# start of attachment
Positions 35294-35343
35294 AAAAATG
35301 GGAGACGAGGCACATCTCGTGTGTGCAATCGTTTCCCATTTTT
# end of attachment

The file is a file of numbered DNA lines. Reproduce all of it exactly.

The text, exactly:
Positions 35294-35343
35294 AAAAATG
35301 GGAGACGAGGCACATCTCGTGTGTGCAATCGTTTCCCATTTTT